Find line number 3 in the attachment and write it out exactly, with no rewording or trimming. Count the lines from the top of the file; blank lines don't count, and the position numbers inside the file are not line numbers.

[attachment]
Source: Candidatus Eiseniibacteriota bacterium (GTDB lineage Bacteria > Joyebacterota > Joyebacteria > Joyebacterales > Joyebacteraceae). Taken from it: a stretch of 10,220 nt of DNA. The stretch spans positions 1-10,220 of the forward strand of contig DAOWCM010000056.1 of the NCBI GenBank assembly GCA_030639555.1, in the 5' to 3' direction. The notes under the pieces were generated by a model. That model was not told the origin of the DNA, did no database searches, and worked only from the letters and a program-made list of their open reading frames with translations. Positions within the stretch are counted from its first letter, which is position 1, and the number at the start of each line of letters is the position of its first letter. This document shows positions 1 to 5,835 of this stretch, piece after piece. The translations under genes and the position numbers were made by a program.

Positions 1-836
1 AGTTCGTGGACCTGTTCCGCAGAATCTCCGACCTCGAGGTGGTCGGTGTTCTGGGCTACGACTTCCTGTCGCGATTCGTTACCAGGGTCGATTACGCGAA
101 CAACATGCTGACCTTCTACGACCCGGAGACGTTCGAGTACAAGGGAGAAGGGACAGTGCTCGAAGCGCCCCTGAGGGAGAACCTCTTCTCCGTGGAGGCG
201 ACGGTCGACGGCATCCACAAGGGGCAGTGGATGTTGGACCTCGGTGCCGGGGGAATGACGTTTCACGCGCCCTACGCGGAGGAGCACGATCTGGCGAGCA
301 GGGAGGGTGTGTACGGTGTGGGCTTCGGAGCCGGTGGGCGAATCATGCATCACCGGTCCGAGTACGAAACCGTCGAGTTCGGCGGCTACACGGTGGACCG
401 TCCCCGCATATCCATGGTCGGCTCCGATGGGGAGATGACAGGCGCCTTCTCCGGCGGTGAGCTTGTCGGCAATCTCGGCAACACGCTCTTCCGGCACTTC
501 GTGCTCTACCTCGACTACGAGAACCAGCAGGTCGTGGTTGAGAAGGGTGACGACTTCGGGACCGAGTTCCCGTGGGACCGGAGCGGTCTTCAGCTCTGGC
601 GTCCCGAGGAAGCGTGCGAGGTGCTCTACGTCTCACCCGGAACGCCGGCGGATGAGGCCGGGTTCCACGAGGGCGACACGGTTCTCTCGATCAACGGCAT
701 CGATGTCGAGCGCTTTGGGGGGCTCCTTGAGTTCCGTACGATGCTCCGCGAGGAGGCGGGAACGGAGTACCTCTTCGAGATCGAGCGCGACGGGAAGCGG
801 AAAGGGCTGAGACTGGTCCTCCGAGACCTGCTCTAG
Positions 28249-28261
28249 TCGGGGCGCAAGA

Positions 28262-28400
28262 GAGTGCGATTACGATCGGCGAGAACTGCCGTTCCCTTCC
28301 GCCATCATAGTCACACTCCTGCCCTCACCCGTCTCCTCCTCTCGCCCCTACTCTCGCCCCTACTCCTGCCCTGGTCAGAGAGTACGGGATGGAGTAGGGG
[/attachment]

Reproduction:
1 AGTTCGTGGACCTGTTCCGCAGAATCTCCGACCTCGAGGTGGTCGGTGTTCTGGGCTACGACTTCCTGTCGCGATTCGTTACCAGGGTCGATTACGCGAA